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Exploitation and Expropriation, or Why Capitalism Must be Attacked with Equal Force on Every Front

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There is much discussion on the left about the connections and relative importance of class, race, gender, and the environment. Some, like political scientist Adolph Reed, take a class-first approach and criticize those who place an emphasis on race and gender as engaging in an identity politics that often shades into support for the neoliberalism that has wreaked havoc on working people for the past several decades. Others, like Robin D.G. Kelley and Gerald Horne, maintain that capitalism has, from its inception, been racialized, so that we cannot speak of capitalism alone but must add that it has always been a racial capitalism. Scholars such as Nancy Fraser make similar arguments about gender, pointing out that capitalism has been patriarchal from the beginning. While Reed has been inclined to criticize the positions of those who support the position of Kelley, Horne, and Fraser as emphasizing identity over class, the Northern Irish writer, broadcaster, and activist, Richard Seymour points out that “To me, it’s straightforward. Class is a social relationship that is structured by race, gender, sexuality, nationality, and a whole range of other determinations. Race is the modality in which millions of people inhabit their class experience. Their “identity politics” will often be the precise way in which they fight a class struggle.”

I think that Seymour is correct. Whether or not we are aware of it or not, in a world that has been structured in a racist and patriarchal manner, we live our lives as white or black, men or women, gay or not. But in addition, what the “class first” proponents miss is that, at least to some extent, race and gender are independent of class. For example, numerous studies have been conducted that attempt to isolate race as a factor affecting any number of social outcomes, from wages and income to health and prison admissions. Consider this: “The average of the annual wages of occupations in which black men are overrepresented is $37,005, compared with $50,333 in occupations in which they are underrepresented.” Further, “A $10,000 increase in the average annual wage of an occupation is associated with a seven percentage point decrease in the proportion of black men in that occupation.” Many more similar examples could be given.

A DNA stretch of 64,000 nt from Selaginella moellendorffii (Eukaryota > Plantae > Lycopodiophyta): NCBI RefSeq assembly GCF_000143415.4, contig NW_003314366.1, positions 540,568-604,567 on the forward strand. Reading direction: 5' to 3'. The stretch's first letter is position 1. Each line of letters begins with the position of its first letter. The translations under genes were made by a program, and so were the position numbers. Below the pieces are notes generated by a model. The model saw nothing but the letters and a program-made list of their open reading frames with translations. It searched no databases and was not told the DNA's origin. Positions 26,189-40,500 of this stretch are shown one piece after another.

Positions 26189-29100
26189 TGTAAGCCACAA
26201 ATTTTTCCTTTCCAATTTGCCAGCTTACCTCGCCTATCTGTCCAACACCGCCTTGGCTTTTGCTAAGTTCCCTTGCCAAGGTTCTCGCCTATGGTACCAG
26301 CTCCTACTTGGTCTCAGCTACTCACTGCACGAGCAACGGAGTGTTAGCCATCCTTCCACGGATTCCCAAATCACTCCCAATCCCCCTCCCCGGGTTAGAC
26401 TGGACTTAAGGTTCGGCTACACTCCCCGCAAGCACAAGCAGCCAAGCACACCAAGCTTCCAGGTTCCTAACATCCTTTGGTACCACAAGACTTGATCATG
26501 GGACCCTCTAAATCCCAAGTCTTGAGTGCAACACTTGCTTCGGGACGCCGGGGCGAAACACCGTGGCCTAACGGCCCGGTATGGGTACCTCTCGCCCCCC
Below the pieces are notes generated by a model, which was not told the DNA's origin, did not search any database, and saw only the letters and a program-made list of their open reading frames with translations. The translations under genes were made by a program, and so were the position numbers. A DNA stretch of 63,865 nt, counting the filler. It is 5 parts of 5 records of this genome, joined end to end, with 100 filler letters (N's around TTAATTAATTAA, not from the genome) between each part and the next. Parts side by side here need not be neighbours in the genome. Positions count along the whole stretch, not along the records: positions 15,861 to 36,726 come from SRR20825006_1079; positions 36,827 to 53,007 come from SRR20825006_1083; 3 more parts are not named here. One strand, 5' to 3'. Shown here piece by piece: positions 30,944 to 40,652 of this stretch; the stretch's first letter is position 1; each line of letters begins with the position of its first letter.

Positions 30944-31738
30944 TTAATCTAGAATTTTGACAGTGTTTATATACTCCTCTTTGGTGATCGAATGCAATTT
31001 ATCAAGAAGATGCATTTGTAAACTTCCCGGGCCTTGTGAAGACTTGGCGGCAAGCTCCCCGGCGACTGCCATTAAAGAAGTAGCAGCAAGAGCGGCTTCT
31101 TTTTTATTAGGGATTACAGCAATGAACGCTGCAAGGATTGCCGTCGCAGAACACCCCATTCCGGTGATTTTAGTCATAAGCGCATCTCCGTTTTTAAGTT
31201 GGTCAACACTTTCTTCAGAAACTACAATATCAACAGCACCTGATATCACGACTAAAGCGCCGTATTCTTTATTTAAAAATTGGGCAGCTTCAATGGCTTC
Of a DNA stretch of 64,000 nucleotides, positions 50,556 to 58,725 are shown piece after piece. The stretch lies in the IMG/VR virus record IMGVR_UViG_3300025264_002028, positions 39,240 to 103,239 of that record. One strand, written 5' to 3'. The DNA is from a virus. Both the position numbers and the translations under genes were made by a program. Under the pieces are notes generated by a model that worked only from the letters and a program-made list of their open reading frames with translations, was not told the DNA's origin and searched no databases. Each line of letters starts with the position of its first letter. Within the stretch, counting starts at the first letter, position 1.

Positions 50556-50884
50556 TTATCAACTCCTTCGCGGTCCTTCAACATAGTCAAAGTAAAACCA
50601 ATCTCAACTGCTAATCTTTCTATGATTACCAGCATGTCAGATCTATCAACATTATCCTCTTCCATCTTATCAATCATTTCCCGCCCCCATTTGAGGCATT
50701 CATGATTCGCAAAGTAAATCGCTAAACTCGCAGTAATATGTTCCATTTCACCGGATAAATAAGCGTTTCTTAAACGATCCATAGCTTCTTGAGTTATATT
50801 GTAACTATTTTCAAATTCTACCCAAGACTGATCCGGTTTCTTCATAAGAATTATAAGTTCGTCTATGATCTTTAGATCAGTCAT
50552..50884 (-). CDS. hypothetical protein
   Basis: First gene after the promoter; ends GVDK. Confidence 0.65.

If we add the environment to the mix, we get another set of disagreements. Some who consider themselves on the left believe that the ecological crises we now face are best attacked with modern technology. Others see the necessity of a Green New Deal, with massive public investments in clean energy. Both positions assume that their solution can be achieved within the confines of capitalism, with technological miracles deriving from the genius of private capital and through a state still dominated by this same capital. In neither viewpoint is agriculture or the military, both top polluters and contributors to global warming, much considered. The technophiles argue that modern large-scale farming has greatly benefited humanity and without it there would be mass starvation. The Green New Dealers simply don’t see agriculture as a priority. The military simply isn’t on either group’s radar, perhaps reflecting the national focus and lack of a global perspective of both.

The connections among environmental catastrophes, class, race, and gender are often admitted and sometimes stressed. Global warming impacts poor people most, which means that minorities and women will suffer disproportionately. However, the idea that all four aspects of modern life might have the same root cause is rarely held. In a discussion on social media, a person associated with the technological answer to the question of how best to ameliorate or end global warming was said to have otherwise good views on race and gender. Implying that it is possible to have an acceptably radical take on class, race, and/or gender while embracing a decidedly non-radical analysis of the rampant destruction of the natural world.